NOW: COOBER PEDY TO DALHOUSIE SPRINGS.
We had a little run up the Stuart Highway from Glendambo to Coober Pedy. The car was very quiet on the smooth tar road, nothing shaking or rattling. We even had the radio on for a while! First stop in Coober Pedy was the Visitor Centre but ìt’s closed on Sundays and we arrived on a Sunday. You can fill your water tanks at the pay station next to the Visitor Centre for 20 cents per 3 minutes. It’s about preserving the water not covering the cost. We also called in at the IGA Supermarket. We’ve found IGAs have everything we need and a selection of local produce as well.
Our lunch in the underground cafe was enjoyable and like many people before us we had to touch the waĺls. There were little piles of dust around the edge of the “room” where everyone just has to feel the walls of what was once the mine! There are homes and shops in the centre of town which were once working mines.
Just out of town are The Breakaways which we visited twice – once during the day and again at sunset. These natural land formations look surreal out on the plains but the action of wind and rain has produced these spectacular scenes. We took our wine and cheese up to the lookout to watch the sunset and so did a number of others.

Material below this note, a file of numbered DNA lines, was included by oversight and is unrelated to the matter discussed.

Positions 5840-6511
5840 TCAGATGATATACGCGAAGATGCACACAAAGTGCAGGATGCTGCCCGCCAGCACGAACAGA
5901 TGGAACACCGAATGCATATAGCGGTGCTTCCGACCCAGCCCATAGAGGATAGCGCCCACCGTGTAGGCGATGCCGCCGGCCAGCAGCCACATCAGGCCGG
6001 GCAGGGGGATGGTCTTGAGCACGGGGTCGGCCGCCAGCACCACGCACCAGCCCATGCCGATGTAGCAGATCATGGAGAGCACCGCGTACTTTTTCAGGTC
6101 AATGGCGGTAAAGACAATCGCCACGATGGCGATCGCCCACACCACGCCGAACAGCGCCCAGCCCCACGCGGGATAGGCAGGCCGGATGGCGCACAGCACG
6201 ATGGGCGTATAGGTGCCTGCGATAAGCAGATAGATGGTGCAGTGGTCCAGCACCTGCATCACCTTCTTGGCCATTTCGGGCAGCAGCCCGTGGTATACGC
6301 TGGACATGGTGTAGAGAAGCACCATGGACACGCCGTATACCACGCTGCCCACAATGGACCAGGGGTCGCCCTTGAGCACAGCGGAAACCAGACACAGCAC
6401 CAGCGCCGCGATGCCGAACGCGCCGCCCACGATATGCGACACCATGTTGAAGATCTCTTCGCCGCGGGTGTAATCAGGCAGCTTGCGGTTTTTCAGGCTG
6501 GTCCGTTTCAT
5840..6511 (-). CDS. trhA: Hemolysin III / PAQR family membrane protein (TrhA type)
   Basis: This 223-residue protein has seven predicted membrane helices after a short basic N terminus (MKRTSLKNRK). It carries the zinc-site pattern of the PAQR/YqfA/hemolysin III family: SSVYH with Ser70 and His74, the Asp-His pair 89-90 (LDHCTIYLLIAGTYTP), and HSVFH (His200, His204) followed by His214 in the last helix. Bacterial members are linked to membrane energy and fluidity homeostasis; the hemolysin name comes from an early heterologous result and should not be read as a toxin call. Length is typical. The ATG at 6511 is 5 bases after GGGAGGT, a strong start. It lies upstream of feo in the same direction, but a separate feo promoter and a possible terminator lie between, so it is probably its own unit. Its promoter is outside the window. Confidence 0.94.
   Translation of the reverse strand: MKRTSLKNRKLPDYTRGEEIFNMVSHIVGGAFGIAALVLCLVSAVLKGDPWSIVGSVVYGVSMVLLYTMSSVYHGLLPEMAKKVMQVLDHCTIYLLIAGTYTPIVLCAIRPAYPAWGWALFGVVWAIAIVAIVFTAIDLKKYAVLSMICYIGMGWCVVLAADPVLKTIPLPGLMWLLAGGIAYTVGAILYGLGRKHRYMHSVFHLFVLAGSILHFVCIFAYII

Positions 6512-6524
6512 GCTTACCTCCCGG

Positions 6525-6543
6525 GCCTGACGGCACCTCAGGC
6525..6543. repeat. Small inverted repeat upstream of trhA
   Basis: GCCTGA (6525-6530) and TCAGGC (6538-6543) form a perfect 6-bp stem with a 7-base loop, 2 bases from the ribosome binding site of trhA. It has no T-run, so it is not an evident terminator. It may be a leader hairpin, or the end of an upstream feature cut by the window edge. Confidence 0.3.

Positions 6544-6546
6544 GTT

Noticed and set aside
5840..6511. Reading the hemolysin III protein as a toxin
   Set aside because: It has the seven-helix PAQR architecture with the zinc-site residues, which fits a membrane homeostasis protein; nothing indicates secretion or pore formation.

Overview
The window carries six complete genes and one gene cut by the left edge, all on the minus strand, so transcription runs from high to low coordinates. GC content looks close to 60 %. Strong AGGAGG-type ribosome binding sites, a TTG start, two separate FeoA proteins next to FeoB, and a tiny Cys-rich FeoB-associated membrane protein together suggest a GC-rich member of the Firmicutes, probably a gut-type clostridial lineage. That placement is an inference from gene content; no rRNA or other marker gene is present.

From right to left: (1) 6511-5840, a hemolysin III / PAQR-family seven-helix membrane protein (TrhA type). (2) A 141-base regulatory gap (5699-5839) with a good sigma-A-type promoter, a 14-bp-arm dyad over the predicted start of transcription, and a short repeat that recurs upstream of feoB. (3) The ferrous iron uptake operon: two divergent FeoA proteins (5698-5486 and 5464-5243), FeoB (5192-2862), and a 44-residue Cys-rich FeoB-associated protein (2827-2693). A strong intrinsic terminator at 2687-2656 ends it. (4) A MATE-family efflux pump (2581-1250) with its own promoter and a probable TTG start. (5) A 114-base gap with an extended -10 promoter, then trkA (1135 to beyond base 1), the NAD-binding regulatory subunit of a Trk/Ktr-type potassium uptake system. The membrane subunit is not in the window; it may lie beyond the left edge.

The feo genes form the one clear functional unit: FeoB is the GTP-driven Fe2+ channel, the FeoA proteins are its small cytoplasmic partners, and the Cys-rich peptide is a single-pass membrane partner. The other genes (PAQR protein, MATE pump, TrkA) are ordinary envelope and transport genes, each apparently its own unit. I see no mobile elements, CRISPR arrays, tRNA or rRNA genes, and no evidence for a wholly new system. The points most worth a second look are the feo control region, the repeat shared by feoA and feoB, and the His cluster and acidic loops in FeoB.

The mulloçk heaps stretch for miles around Coober Pedy showing where miners have tried to make their fortune from opals. You can look at and purchase opals in dozens of different places.
Our next day was completely different as we travelled from Coober Pedy to Oodnadatta on a smooth, recently graded superhighway! Once on the Oodnadatta Track the corrugations started so we had a slower but reasonable run to Hamilton but then the Pedirka Road! 75kms in 3 hours. It’s been raining on the desert and there were lots of boggy sections, detour tracks and washaways.
We’d agreed before we started that if we didn’t like the road conditions we would turn around and go back. When we got to Stephensen Creek we could see recent wheel tracks in and out on both sides with several streams and sand mounds for 150 metres. Off with the boots and a walk through the water to find the best way. The knee deep track seemed the best – follow me!
We always carry at least a fortnight’s food, keep our water tanks fairly full and have spare hoses and fluids for the car but you get another reminder of the isolation in the outback when you see things like this trailer abandoned in the middle of the track. Something has gone wrong!
After a 100km detour we arrived at Dalhousie in time to set up and have a swim before dark. Was that wild road worth it? When you are soaking in the 42 degree water of the spring, of course it is! Our last visit to Dalhousie was freezing as no fires were permited in the campground. The weather was much warmer this time but we noticed that solid fuel fires are now allowed in containers like braziers (we have an ozpig) so that will make it more comfortable in the winter.
NEXT: BINNS TRACK.
See you on the Emu Track
Cheryl and David